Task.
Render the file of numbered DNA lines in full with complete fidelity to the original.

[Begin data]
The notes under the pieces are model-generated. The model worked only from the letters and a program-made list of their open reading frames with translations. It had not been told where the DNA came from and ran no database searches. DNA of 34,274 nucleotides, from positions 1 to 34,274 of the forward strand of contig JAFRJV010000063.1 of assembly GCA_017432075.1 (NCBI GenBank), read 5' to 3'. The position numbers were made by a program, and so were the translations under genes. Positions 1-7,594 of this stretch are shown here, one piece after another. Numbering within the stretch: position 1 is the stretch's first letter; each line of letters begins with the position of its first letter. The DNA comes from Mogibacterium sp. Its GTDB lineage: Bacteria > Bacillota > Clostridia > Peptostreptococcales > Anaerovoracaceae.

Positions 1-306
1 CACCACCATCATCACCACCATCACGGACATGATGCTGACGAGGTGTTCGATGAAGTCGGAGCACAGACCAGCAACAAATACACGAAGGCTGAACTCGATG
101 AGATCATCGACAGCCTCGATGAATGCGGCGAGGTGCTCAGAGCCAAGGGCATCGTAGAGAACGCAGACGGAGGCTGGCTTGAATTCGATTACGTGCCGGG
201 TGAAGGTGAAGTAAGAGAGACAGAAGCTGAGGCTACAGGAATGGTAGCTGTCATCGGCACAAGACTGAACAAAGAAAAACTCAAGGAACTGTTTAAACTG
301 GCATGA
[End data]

The notes under the pieces are model-generated. The model worked only from the letters and a program-made list of their open reading frames with translations. It had not been told where the DNA came from and ran no database searches. DNA of 34,274 nucleotides, from positions 1 to 34,274 of the forward strand of contig JAFRJV010000063.1 of assembly GCA_017432075.1 (NCBI GenBank), read 5' to 3'. The position numbers were made by a program, and so were the translations under genes. Positions 1-7,594 of this stretch are shown here, one piece after another. Numbering within the stretch: position 1 is the stretch's first letter; each line of letters begins with the position of its first letter. The DNA comes from Mogibacterium sp. Its GTDB lineage: Bacteria > Bacillota > Clostridia > Peptostreptococcales > Anaerovoracaceae.

Positions 1-306
1 CACCACCATCATCACCACCATCACGGACATGATGCTGACGAGGTGTTCGATGAAGTCGGAGCACAGACCAGCAACAAATACACGAAGGCTGAACTCGATG
101 AGATCATCGACAGCCTCGATGAATGCGGCGAGGTGCTCAGAGCCAAGGGCATCGTAGAGAACGCAGACGGAGGCTGGCTTGAATTCGATTACGTGCCGGG
201 TGAAGGTGAAGTAAGAGAGACAGAAGCTGAGGCTACAGGAATGGTAGCTGTCATCGGCACAAGACTGAACAAAGAAAAACTCAAGGAACTGTTTAAACTG
301 GCATGA